Lady Bird is the intimate coming-of-age story of a high school senior who longs for a life bigger than her hometown of Sacramento. Director and writer Greta Gerwig captures the personal details of a young girl who is rebelling against her overly-critical mother, first love, and her lofty ambitions to apply for a college in New York when everyone thinks she doesn’t have what it takes to make it.
The film is a character study of Christine McPherson (played by Saoirse Ronan), who insists that people call her Lady Bird. Like many teenagers, she struggles with body issues, self-esteem, a sense of entitlement, and a longing for bigger and better things.
What makes the film so outstanding is the sensitivity and care that Gerwig takes to frame Lady Bird’s coming-of-age without any hint of judgment. Gerwig does not rely on overstated dramatics. Everything is quiet, even when the characters are ready to blow up, the film never manipulates these narrative points with indulgent music or flashy cinematography. Everything is tempered so it plays out so realistically.
Holding everything together is a fantastic cast giving very measured performances. Saoirse Ronan, who has already won a Golden Globe for her performance in this film, is every bit an American teenager. She is captivating even when Lady Bird is at her most infuriating. She plays her role really close to the hip, never playing for sympathy, nor does she try to make Lady Bird likeable. Ronan goes for it — every vulnerable moment, every dark thought, without fear, creating a very real character that is compelling without losing any of its familiarity. Ronan is able to make her extraordinary in her ordinary-ness and it’s a magnificent showcase of her talents.
Laurie Metcalf plays her critical and domineering mother, Lady Bird’s biggest challenge and frustration in life. There is a hardened exterior to Lady Bird’s mother that Metcalf projects with such force that it betrays a history of pain and loss that the film only hints at. It’s a spectacular performance.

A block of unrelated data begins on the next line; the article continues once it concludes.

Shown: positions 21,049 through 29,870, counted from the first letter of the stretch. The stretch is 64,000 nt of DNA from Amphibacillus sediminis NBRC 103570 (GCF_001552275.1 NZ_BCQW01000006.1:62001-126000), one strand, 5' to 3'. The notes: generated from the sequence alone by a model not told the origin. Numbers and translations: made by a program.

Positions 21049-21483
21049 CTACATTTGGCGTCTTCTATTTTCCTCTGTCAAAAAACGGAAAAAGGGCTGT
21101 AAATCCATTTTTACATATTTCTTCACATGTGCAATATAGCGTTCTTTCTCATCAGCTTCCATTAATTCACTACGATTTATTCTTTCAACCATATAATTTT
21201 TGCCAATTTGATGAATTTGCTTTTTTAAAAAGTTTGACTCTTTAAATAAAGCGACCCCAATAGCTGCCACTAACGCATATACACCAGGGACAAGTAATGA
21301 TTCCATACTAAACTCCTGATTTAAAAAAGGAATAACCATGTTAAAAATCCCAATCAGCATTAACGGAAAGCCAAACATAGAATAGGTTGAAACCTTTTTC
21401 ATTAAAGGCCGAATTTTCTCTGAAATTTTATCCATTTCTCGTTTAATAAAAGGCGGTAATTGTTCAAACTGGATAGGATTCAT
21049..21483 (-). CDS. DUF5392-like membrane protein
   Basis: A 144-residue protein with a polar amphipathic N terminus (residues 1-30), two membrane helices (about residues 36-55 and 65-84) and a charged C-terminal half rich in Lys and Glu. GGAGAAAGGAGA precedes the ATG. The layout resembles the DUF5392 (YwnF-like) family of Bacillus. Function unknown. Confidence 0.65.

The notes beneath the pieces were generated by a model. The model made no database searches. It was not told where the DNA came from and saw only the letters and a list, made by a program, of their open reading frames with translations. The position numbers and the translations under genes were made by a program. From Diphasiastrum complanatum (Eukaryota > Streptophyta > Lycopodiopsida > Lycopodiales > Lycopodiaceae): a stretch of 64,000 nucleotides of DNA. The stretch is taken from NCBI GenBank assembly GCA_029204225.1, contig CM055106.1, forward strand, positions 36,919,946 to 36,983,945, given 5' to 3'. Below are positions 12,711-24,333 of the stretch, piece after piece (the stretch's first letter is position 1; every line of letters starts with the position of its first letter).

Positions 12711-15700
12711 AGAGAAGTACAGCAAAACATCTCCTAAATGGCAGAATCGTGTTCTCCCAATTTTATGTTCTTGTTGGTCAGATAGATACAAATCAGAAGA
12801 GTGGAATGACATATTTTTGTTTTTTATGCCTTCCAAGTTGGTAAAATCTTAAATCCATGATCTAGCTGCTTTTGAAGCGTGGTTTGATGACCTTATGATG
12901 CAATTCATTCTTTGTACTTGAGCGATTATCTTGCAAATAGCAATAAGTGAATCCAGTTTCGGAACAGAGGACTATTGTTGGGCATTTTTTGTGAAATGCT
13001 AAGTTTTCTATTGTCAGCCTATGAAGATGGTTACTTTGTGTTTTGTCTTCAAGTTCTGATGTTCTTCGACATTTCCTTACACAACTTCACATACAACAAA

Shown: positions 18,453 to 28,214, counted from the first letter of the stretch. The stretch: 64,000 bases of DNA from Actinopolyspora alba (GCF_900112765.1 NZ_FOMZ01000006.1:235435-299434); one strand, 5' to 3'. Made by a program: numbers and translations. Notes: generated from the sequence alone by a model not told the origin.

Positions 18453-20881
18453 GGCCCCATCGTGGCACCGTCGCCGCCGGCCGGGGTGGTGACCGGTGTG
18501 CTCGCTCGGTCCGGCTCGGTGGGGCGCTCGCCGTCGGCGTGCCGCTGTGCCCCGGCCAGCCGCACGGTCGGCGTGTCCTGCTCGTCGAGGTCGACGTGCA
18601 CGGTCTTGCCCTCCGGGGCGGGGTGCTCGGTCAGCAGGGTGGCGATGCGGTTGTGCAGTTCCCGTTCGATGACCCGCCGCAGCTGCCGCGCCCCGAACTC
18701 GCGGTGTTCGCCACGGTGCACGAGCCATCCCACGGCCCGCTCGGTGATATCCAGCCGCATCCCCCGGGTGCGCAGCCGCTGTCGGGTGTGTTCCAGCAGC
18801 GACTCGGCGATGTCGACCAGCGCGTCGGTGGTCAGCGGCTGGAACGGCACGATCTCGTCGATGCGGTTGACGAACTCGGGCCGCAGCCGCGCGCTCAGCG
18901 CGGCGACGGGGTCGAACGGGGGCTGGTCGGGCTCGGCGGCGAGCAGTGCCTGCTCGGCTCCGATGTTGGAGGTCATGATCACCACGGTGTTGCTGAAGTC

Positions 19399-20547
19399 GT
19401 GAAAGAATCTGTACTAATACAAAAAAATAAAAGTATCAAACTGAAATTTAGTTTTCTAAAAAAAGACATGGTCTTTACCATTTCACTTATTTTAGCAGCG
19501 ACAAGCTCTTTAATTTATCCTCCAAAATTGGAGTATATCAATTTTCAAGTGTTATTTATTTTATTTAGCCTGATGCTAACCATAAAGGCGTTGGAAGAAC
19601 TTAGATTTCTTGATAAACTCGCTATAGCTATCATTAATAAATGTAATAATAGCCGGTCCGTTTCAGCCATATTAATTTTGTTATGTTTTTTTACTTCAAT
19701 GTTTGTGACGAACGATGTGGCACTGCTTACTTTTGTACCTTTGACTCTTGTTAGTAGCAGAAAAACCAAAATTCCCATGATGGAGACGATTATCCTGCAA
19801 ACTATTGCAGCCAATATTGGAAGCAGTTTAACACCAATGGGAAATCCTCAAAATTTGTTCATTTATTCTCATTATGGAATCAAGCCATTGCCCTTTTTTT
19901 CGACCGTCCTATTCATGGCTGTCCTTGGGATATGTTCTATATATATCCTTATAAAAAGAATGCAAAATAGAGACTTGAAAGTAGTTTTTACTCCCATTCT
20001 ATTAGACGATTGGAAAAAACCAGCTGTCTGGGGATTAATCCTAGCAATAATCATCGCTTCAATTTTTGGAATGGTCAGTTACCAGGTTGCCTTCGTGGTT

Rounding up the cast are Beanie Feldstein, who plays Lady Bird’s best friend Julie, Tracy Letts, Lady Bird’s father, Oscar nominee Lucas Hedges and Timothee Chalamet, who play the young men in Lady Bird’s life. Each one manages to deliver solid performances that help round out Lady Bird’s world and creates a world that Lady Bird feels greatly connected to but also imprisoned by.
This is not a film that is excessive nor explosive, but prefers to keep the narrative simple but truthful and honest and, sometimes, very raw. It doesn’t need to be anything else and films like these are few and far between these days. It puts into clear focus the familiar and the everyday, and magnifies without over dramatizing its core. It’s a film about everyday people undergoing very personal changes and, by turning it into a film, Gerwig creates this space that makes us feel big. It validates our own personal, intimate struggles.
In a cinematic landscape that has favored musicals, superheroes, and world-changing events, a film like ‘Lady Bird’ reminds us that movies are a mirror to who we are. It’s nice, for a change, to be reminded that our everyday struggles to find our place is just as important as the next big blockbuster film.
Lady Bird will be shown exclusively at Ayala Malls Cinemas (Trinoma and Greenbelt 1) starting February 28.